Marketing 101 – Classic Buccaneer Outboard Ad Inspires A Lecture. Sorry.

Marshall McCluhan is quoted as saying that advertising / ads are the  “cave art of the 20th Century.” And if you dig into it, ads are no different than paintings on the ceilings of churches and so on. In simple terms, they can be a snap shot of the times. What is fascinating to me is that some are timeless messages, and the great ones are written and art directed by true artists that know how to capture emotion.

WAKE UP!  Almost done dribbling on… Those emotional ads are the best and sometimes the hardest to achieve. Companies pay to promote stuff that they believe sells, it’s actually rare that more enlightened companies understand that emotion, is what sells. Very rarely are the rational reasons that far different to feature. And always can be replicated. Okay, what in the hell does this diatribe on marketing have to do with Woody Boats?

Buccaneer also owned Lawn Boy Lawn mowers.

Well, this one ad I found hit me right between the eyes. brilliantly written, and the illustration is a masterpiece of communication. Yes, stylized for the 1950’s, but timeless. Further more knowing that it was targeted to my dads generation, even more powerful, that the same exact emotion of the need for a boat ride is so timeless. That deadlines and being late for meetings is timeless. Dad needed a break, and yes, so did mom. But she had bath time with some Calgon..

Yes, for the record, it’s snowing outside, and the chance of a boat ride has me doing stories like this, Maybe a bath in Calgon would help..

Calgon take me boating

The concept that Take time for Living, rather than working for a living is a timeless message, and an interesting Point Of View on how our planet lives. It’s been said, that on the east coast, “we live to work” and on the west coast, “we work to live.” Seems like a subtle difference, but actually explains life in the classic boat community. We work to go boating.  With this over explained, here are some more Bucanneer ads, which hit the spot.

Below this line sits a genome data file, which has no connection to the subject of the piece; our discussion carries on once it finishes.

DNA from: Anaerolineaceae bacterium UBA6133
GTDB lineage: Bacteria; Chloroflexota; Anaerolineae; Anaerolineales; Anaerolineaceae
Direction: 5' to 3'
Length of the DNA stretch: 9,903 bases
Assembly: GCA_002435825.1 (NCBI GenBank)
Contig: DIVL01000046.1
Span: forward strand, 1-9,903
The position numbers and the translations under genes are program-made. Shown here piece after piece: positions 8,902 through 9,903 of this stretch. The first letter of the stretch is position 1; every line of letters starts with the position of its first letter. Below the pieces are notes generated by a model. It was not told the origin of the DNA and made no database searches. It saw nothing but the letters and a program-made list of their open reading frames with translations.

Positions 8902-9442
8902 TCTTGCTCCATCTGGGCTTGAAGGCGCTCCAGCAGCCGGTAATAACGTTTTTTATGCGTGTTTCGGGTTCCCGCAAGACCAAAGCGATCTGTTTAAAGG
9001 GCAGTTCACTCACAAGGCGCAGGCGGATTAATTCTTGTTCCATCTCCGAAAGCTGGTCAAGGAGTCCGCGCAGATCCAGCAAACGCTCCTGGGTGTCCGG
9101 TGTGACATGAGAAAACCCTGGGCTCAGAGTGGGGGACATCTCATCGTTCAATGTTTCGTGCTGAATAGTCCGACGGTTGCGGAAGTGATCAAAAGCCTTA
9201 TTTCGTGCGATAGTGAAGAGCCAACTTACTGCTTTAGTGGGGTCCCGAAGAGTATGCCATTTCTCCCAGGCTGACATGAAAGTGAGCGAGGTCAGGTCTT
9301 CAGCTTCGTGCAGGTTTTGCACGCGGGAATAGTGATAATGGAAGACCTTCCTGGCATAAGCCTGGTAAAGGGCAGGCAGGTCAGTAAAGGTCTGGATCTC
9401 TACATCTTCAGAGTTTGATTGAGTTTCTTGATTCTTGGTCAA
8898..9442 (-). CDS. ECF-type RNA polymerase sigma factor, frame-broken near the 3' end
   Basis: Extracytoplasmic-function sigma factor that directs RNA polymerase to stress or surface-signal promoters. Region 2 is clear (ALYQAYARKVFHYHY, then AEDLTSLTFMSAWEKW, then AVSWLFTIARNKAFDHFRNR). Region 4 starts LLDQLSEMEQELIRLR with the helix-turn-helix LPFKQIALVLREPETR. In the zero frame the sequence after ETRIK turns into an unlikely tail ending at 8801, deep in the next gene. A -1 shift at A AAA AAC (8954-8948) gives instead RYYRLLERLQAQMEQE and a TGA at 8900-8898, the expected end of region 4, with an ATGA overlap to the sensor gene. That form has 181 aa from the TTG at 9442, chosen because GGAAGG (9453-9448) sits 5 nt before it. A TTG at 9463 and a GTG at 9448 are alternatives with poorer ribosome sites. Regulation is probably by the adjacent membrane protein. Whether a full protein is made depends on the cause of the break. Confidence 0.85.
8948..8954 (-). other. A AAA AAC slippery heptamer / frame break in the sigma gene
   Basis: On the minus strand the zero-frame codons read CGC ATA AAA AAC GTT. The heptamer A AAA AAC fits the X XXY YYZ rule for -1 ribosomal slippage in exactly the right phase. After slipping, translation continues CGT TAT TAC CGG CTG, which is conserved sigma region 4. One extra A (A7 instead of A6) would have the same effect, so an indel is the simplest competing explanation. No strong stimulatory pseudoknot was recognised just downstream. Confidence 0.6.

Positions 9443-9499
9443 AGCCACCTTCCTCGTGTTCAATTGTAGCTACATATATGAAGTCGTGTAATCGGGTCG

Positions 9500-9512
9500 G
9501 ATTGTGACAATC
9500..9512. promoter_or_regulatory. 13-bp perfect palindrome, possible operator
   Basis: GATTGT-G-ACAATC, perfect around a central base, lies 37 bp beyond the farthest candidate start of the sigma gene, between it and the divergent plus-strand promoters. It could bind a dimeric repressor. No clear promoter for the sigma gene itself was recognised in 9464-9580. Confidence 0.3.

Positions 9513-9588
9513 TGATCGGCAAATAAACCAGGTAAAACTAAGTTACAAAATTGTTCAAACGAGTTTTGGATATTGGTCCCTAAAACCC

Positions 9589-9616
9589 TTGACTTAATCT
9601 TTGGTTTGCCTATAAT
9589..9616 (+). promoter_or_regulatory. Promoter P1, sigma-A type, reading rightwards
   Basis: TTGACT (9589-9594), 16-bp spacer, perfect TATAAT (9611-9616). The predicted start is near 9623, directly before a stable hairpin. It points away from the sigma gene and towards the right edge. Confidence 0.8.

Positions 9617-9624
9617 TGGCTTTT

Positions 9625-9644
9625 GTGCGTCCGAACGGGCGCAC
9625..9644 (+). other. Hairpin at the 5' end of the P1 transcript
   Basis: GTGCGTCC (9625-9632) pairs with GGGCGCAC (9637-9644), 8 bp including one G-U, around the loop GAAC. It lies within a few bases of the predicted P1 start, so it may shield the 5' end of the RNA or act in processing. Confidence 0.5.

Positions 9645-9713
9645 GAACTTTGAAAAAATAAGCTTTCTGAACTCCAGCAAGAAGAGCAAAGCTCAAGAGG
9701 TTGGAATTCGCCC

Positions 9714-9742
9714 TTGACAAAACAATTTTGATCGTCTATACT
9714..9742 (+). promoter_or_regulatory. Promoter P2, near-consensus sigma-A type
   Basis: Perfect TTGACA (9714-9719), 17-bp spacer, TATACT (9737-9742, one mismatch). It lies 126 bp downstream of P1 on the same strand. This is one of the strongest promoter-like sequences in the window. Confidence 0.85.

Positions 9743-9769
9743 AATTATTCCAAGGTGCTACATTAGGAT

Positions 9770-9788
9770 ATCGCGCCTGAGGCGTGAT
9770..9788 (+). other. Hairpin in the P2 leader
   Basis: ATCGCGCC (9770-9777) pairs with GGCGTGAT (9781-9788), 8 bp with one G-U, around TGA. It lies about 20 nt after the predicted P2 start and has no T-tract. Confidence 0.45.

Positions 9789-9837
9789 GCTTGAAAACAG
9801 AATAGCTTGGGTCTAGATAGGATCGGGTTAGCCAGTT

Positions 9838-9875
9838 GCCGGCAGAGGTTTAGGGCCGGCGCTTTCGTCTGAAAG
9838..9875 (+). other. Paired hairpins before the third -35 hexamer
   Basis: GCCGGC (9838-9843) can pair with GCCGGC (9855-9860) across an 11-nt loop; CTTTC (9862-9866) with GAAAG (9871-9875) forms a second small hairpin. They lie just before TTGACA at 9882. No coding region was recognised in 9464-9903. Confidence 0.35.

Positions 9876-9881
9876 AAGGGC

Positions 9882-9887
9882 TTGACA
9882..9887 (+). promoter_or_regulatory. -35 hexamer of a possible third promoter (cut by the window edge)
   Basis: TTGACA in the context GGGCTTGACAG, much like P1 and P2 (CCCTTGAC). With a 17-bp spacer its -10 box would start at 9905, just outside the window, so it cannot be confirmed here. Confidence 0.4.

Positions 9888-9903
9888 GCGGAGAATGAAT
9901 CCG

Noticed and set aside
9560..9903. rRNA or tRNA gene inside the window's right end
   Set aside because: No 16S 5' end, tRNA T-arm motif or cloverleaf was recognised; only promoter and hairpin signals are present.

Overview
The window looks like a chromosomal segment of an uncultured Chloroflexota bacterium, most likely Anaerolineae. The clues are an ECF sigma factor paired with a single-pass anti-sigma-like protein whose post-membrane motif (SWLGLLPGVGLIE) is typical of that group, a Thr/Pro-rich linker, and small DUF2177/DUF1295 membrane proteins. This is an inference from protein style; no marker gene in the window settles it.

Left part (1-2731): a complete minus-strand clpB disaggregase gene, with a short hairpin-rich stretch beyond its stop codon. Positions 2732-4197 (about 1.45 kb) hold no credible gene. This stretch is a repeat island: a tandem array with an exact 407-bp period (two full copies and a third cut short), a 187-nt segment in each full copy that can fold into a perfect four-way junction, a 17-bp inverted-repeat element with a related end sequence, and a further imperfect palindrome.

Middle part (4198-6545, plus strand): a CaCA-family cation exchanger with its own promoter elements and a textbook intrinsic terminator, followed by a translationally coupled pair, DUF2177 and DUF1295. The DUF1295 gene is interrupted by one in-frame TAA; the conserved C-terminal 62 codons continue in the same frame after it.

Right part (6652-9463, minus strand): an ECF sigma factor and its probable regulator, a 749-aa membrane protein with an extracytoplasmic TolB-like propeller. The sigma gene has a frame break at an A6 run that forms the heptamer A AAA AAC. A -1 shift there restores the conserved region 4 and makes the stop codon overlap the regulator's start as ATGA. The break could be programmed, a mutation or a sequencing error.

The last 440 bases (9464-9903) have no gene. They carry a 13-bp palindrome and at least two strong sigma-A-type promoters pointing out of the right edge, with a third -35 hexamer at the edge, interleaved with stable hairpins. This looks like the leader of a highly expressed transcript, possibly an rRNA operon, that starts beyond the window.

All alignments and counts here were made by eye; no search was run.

Oh boy! Maybe not so timeless of a message

I need more than 12hp

Reverse was a thing.

A great headline about support and quality. Also if you look closely this photos was the photo used in the LIVING ad.

Not sure what this ad was trying to say! But this is what happens when your message is as vacuous as Quality…style…performance.

Cool art direction and different point of view

Ya, that MG was not the best car to show when trying to convey reliability

16 replies
  1. Bilge Rat
    Bilge Rat says:

    Second on the use of that MGA in the ad for reliability comparison. I used to own one and those breakdown stories rival any I have from classic boating. Only differences: I can have more people on board with the boating breakdowns, and nothing on the boat is metric or Whitworth.

  2. Bill
    Bill says:

    Gale, Evinrude, Johnson and Sea King in the 50s and 60s all the same motor with a different hood for each brand

  3. Mark in Ohio (sometimes da U P)
    Mark in Ohio (sometimes da U P) says:

    Buccaneer! Our neighbor had a 5 when I was growing up. Always started 1st pull. Weather it sat all winter or 5min. Caught some good fish out of a rental boat powered by that motor on Long lake near Alpena Mi. The owners son still has it, and uses it sometimes. “Where does a pirate hide his Buccaneers? Under his buckin hat”

  4. JFKarlson
    JFKarlson says:

    On the North Coast here in Minnesota, we work to shovel out from yesterday’s 10″ of snow knowing that two more storms are lined up to the west—precipitating even more work. This builds character and makes summertime boating that much more precious.

  5. Michael B.
    Michael B. says:

    In the 60’s my uncle had a hardtop Wizard boat with “twin” 35hp’s. One was a Gale and the other was an Evinrude. He said they were the same under the cowl but they sure looked goofy together. As a kid I was facinated by the set of twin controls. As an adult I wouldn’t be able to handle ‘fraternal’ twins.

  6. Michael A. Hill
    Michael A. Hill says:

    Reverse really WAS a big deal….at one time, I had a 15 Lyman with a direct-drive Mercury Mark 40 (that i dubbed “the Antichrist) on it. Pull start that was ergonomically designed to tear your rotator-cuff on the forth or fifth pull. If that sucker fired, well, ready or not, you were going boating! Docking was a procedure that I called “Ram and Drift”. Eventually replaced that with a later 50’s vintage Evinrude with not only electric start, but a transmission with forward, neutral AND reverse!! Such luxury!!